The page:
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Steve Hackett: Premonitions: The Charisma Recordings 1975-1983

Former Genesis man gets a lavish retrospective.

Famously, the classified ad placed by Steve Hackett that led to him joining Genesis in 1970 sought a band to “strive beyond existing, stagnant musical forms”. He certainly helped to define the then-emerging form of prog rock and if it’s stretching a point to consider his solo career as cutting edge, its longevity demonstrates the facile nature of fashion and the unimportance of media popularity.

His first record, Voyage Of The Acolyte, came out 40 years ago, in the year before punk rock. He has spent those decades since quietly accumulating a distinctive catalogue – as a curator of the legacy of Genesis’s early years, and in building a live audience that is once again sustaining him throughout a long tour just as this 10-CD and four-DVD box collating his early solo work comes out. It’s a career arc that suits this least flashy, most self-effacing of musicians. Hackett has never changed so much as his haircut as the rest of the world has sailed by.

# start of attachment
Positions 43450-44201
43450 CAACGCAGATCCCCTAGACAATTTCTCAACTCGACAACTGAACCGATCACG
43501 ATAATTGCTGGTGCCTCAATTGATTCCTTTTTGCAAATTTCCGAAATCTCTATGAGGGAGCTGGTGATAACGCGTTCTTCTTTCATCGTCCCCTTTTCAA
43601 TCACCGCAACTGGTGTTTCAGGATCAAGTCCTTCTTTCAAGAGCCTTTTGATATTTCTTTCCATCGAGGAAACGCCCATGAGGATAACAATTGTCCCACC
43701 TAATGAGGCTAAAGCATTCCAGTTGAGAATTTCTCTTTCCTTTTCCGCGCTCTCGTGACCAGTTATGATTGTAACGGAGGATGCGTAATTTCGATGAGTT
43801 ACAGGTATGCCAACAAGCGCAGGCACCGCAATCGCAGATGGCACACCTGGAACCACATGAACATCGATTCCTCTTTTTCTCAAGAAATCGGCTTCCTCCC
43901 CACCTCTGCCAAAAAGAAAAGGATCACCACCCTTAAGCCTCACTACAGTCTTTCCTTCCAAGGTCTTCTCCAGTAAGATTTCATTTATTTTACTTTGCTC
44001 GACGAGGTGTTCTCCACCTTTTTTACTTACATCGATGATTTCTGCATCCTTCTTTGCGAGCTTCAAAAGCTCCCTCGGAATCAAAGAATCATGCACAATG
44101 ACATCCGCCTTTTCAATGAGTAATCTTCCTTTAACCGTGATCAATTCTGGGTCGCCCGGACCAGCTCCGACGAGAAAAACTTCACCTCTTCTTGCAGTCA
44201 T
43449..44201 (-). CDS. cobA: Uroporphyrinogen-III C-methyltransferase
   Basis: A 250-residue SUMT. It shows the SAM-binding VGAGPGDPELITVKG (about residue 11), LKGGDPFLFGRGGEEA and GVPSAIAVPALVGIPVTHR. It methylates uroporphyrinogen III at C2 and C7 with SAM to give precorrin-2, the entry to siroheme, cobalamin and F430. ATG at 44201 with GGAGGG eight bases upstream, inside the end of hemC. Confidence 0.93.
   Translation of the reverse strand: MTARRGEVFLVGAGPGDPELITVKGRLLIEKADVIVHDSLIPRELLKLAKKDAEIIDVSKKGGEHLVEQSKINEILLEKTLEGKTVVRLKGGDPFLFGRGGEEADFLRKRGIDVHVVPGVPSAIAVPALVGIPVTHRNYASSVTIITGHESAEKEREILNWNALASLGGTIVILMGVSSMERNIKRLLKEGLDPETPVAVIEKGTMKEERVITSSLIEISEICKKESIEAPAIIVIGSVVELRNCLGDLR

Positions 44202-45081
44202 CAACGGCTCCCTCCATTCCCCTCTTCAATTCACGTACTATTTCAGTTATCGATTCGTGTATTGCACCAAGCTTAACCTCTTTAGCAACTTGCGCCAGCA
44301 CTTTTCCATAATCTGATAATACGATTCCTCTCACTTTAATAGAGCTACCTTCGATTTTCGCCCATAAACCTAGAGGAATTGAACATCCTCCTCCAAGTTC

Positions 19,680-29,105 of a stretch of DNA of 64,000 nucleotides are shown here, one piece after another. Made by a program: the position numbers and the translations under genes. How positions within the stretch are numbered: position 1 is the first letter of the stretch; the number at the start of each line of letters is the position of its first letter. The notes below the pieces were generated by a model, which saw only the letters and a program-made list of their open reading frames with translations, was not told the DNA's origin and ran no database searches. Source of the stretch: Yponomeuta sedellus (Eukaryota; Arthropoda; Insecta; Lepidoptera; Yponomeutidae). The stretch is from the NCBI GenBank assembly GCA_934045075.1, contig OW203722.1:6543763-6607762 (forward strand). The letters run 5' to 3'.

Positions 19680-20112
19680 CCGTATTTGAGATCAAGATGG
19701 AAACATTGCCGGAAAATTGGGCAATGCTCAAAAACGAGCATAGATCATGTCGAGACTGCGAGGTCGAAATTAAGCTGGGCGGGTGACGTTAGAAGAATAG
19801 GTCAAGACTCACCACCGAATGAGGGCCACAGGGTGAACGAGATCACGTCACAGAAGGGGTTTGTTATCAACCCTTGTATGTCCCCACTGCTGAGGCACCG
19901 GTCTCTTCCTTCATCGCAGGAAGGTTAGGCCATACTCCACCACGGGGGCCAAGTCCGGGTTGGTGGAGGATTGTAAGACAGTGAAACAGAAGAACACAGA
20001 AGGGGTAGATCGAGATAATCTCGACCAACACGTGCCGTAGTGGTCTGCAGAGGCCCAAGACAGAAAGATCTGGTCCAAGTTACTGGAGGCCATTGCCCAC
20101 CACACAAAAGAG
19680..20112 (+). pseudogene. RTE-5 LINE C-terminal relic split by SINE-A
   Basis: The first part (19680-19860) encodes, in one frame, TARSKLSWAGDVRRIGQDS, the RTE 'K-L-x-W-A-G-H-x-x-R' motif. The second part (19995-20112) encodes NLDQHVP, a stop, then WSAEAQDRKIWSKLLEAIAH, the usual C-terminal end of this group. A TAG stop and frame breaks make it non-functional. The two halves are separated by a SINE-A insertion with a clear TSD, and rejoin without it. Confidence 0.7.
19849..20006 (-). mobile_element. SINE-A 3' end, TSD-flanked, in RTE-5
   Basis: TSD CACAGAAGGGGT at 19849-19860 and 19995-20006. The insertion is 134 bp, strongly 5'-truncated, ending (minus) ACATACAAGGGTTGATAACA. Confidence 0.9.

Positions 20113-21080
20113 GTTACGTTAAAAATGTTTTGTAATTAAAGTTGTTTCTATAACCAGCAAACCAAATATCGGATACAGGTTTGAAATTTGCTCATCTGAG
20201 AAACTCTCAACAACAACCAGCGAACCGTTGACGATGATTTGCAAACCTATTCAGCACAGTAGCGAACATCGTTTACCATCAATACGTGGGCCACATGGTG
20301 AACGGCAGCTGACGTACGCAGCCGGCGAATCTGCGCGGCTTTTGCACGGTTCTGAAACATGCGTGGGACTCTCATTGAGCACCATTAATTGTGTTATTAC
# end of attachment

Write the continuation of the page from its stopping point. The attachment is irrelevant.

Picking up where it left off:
Premonitions, packaged to a high standard and including a 68-page book, is of course for the hard-core Hackett-head, and although it involves the re-purchase of the six original albums from his time with Charisma, there are new riches to be enjoyed. Alongside sharp Steven Wilson remixes of Spectral Mornings and Please Don’t Touch sit three live CDs, the pick of which is from the Theatre Royal; his 1981 Reading Festival set; and plenty of rarities.

The best of those is a 17-minute version of Shadow Of The Hierophant from Voyage Of The Acolyte, a song that Genesis are said to have rehearsed during the sessions for their Foxtrot album before handing it back to Hackett.

This early solo material demonstrates Hackett’s importance to Genesis. Although his compositions can be lengthy and divert into dark extemporisations – Star Of Syrius, for example – his guitar playing is full of those lush and golden tones, fluid and melodic, that infused so many of Genesis’s indelible moments.

Phil Collins and Mike Rutherford appear briefly on Voyage Of The Acolyte, Randy Crawford and Steve Walsh on Please Don’t Touch and Ian Mosley on Highly Strung, an eclectic assortment that demonstrates the range of Steve Hackett’s appeal.

This set is not for the uncommitted and its rewards can be slow to reveal themselves, but his music has depth and soul, for all of its excesses.